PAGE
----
Kate's Reviews > Nothing to Be Frightened Of

Nothing to Be Frightened Of by Julian Barnes
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's review
Mar 31, 2008

it was amazing
bookshelves: gift, own, nonfiction, favorites
Read in February, 2010

It's hard to know what to say about this book. A lot of reviewers seem underwhelmed, and from what I can tell it has a lot to do with what they expected and how the book failed to live up. I guess I can't really criticize that, because my response to do it was pretty personal, too. Without getting gruesomely intimate, I'll say that I hoped (knowing Barnes's fear of death superficially resembled mine) that reading this book would mean encountering in erudite form the thoughts I've struggled with for years but never been able to put into words. It did, so perfectly that by the last ten or twenty pages, the extent to which he had distilled the terror of extinction was enough to make me put the book down without finishing.

Leaving that aside, I thought this interconnected and self-referencing series of essays and vignettes was fascinating, poignant, educational, funny and unique. Some of Barnes's writerly eccentricities that I found alienating in Flaubert's Parrot, like (what I then perceived to be) an over-familiarity with authors, poets, composers and artists past, are put to good use here. If you are preoccupied with the idea of dying (especially if you lack religious faith and are conscious of the self-satisfied certainty you therefore do not have about death), in this book you will find a like-minded club of thinkers: Stravinsky, Goethe, Turgenev, Maugham, Flaubert (of course) and Barnes himself, among others. But rather than intimidating figures, in this book they are sympathetic and accessible. That's because Barnes weaves their contributions (excerpted from published writings, letters, diaries) into the narrative in a manner akin to conversation, rather than subjecting their views to study. You get the feeling you're participating in a roundtable discussion with the author and these men.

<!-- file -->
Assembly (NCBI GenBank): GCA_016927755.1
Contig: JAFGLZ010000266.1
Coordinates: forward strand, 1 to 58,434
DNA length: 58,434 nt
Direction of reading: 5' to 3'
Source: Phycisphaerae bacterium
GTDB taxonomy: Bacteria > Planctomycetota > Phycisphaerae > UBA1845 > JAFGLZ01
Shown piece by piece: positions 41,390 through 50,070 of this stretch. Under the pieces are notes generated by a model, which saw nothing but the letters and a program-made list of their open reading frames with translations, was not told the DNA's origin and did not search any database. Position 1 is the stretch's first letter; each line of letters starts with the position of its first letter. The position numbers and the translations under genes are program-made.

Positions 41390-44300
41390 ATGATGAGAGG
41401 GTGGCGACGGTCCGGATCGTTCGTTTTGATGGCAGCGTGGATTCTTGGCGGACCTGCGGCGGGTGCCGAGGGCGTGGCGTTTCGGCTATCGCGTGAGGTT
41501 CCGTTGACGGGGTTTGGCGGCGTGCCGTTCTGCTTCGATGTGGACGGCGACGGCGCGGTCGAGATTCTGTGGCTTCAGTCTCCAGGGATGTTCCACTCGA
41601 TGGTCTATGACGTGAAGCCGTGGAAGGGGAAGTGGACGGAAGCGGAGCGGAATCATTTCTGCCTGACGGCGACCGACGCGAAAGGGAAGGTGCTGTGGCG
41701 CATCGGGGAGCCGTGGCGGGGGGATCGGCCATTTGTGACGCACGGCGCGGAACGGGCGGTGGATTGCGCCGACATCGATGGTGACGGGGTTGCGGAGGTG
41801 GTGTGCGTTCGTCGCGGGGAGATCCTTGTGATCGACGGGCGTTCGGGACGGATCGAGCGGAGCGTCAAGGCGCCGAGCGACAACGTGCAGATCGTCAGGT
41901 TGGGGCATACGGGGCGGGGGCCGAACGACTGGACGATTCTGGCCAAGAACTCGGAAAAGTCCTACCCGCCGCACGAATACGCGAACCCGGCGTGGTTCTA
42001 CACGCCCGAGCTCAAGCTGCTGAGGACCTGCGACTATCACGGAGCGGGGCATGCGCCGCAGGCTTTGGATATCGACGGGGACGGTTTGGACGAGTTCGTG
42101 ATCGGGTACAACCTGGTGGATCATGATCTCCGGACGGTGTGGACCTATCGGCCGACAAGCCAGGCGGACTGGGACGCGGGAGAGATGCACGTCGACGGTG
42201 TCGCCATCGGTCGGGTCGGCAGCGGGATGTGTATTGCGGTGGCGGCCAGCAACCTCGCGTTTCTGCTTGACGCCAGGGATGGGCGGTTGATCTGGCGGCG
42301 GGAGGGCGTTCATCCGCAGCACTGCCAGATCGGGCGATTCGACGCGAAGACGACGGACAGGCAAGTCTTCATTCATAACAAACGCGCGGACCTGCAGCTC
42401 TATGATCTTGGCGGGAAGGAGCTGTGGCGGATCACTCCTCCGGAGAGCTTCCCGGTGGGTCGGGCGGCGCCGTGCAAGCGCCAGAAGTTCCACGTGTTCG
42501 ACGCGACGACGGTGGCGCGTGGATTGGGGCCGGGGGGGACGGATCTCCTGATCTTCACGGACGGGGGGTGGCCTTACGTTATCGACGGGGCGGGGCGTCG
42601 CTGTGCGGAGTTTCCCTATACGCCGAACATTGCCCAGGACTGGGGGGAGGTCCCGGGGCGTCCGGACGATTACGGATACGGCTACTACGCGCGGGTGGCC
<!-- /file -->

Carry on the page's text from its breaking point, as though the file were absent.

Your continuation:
Michel de Montaigne: To be a philosopher is to learn how to die.
Julian Barnes: I wouldn't mind Dying at all, as long as I didn't end up Dead at the end of it.
Jonathan Miller: I cannot actually conceive, can't make sense of the notion of total annihilation.
Jules Renard: The word that is most true, most exact, most filled with meaning, is the word 'nothing'.
Philip Larkin: Not to be here, / Not to be anywhere, / And soon; nothing more terrible, nothing more true.

Don't worry, it's not actually written like this.
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message 1: by Lavina (new)

Lavina Eek. Me too.

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